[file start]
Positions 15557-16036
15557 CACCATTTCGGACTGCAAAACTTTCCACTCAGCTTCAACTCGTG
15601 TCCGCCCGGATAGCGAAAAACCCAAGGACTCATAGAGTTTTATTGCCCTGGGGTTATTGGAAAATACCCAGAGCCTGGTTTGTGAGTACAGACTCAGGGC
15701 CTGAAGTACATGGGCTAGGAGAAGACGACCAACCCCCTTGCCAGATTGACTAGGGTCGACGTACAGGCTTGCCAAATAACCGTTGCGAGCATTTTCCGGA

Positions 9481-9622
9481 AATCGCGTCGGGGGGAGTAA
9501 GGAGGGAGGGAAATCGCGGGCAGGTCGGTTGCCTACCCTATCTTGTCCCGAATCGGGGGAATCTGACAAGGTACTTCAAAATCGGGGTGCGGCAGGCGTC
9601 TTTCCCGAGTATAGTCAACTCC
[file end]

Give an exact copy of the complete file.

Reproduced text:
Positions 15557-16036
15557 CACCATTTCGGACTGCAAAACTTTCCACTCAGCTTCAACTCGTG
15601 TCCGCCCGGATAGCGAAAAACCCAAGGACTCATAGAGTTTTATTGCCCTGGGGTTATTGGAAAATACCCAGAGCCTGGTTTGTGAGTACAGACTCAGGGC
15701 CTGAAGTACATGGGCTAGGAGAAGACGACCAACCCCCTTGCCAGATTGACTAGGGTCGACGTACAGGCTTGCCAAATAACCGTTGCGAGCATTTTCCGGA

Positions 9481-9622
9481 AATCGCGTCGGGGGGAGTAA
9501 GGAGGGAGGGAAATCGCGGGCAGGTCGGTTGCCTACCCTATCTTGTCCCGAATCGGGGGAATCTGACAAGGTACTTCAAAATCGGGGTGCGGCAGGCGTC
9601 TTTCCCGAGTATAGTCAACTCC